New WHO standards specify family inclusion but without output measures


The WHO Standards for improving quality of maternal and newborn care in health facilities (2016) include two key family inclusive principles: informing families and for women to have birth partners.

Having specified families, however, the specifications of inputs, outputs and outcomes relating to informing women and their families do not specify anything in relation to families. What is not measured does not happen, so this omission is important.

This creates the need for a new project: to specify what “informing families” actually means, what steps it requires in maternity services and how success should be measured.

The specified output for women having birth partners, however, does require measuring the experience of the birth partner him/herself: “the proportion of all companions who were satisfied with the orientation given on their role during labour and childbirth.”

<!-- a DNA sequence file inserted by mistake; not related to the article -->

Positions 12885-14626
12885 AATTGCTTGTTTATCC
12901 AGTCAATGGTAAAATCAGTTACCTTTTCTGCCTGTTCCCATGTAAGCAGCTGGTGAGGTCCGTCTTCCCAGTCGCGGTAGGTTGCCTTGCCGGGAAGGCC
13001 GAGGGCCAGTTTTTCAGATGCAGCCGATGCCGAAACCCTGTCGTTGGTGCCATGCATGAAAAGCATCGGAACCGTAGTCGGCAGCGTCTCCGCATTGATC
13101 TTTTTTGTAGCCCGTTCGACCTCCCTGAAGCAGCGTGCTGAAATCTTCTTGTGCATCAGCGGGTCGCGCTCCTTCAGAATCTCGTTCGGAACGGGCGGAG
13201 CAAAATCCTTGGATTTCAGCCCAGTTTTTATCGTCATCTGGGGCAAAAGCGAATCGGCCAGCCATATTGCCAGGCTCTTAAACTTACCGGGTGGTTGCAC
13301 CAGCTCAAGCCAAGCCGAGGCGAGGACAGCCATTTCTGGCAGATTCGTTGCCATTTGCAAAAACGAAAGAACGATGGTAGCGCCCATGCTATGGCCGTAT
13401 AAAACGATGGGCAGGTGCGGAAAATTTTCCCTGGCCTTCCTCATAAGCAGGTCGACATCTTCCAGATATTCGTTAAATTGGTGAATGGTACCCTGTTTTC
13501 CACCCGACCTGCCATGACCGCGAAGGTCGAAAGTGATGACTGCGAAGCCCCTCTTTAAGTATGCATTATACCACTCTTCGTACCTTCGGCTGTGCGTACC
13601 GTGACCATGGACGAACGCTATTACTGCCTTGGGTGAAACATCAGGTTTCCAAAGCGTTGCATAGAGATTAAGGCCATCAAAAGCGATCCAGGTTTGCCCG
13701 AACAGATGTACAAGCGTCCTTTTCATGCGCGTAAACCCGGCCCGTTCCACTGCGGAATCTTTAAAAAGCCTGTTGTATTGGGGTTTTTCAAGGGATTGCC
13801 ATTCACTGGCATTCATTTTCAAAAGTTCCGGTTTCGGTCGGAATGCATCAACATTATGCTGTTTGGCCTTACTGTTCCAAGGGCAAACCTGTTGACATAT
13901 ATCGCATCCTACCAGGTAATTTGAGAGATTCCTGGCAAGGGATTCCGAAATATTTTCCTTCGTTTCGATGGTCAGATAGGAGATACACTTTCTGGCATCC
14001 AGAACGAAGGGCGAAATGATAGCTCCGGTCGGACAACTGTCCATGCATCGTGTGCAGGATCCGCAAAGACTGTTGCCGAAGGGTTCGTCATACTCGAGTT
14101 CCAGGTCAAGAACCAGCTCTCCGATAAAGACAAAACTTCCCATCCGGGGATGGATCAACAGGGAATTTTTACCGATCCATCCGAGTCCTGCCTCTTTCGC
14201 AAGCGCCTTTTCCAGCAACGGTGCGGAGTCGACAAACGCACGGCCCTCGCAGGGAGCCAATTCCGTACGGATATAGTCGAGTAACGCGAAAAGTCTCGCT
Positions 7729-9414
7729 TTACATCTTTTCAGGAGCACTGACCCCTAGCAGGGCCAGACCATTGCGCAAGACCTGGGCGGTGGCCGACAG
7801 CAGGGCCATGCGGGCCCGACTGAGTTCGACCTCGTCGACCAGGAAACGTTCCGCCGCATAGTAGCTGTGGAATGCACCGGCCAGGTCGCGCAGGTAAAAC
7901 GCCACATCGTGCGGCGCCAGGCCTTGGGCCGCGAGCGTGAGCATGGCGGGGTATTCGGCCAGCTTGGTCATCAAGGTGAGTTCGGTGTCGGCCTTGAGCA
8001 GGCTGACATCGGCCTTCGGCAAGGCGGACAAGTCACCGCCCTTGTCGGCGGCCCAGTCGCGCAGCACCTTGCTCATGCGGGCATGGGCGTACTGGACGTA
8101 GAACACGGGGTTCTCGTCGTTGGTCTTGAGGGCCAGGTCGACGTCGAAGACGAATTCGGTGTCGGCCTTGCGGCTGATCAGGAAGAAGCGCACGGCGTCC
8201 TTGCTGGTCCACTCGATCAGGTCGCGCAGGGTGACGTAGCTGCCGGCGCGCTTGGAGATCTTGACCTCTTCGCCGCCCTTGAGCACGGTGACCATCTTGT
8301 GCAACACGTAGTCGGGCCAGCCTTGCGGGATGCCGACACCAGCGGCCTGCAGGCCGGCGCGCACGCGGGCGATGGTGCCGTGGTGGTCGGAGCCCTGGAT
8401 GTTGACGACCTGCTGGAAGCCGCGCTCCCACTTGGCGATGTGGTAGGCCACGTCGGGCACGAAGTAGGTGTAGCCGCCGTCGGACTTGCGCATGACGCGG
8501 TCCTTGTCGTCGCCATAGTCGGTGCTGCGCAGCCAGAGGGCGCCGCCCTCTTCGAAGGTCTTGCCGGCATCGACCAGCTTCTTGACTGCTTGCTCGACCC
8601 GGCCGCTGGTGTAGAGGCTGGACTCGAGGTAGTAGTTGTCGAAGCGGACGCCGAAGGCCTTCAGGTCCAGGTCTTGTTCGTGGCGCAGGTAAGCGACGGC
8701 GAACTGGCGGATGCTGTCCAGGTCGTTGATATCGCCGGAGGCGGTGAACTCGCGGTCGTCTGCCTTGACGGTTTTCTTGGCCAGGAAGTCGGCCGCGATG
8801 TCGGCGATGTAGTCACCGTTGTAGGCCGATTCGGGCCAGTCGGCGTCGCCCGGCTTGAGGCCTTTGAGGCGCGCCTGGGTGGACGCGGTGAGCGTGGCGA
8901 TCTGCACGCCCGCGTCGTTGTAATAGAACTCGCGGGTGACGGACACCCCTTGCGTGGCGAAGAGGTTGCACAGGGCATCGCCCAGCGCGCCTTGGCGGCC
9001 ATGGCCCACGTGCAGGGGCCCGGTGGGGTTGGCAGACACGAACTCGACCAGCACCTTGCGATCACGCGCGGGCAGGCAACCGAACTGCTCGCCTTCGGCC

The text of the Standards are as follows:

Standard 4: Communication with women and their families is effective and responds to their needs and preferences.

4.1: All women and their families receive information about the care and have effective interactions with staff.

Why? Effective communication with women and their families helps them feel more involved in their care, avoids unnecessary anxiety, misunderstanding and wrong expectations and gives them control of their condition, which contribute to a positive experience.

Standard 6: Every woman and her family are provided with emotional support that is sensitive to their needs and strengthens the woman’s capability.

6.1: Every woman is offered the option to experience labour and childbirth with the companion of her choice.

Why? Birth companions provide physical, emotional and spiritual support to women during labour and birth and thus have a positive impact on the women and improved birth outcomes.


Photo: UNICEF Ethiopia. Creative Commons.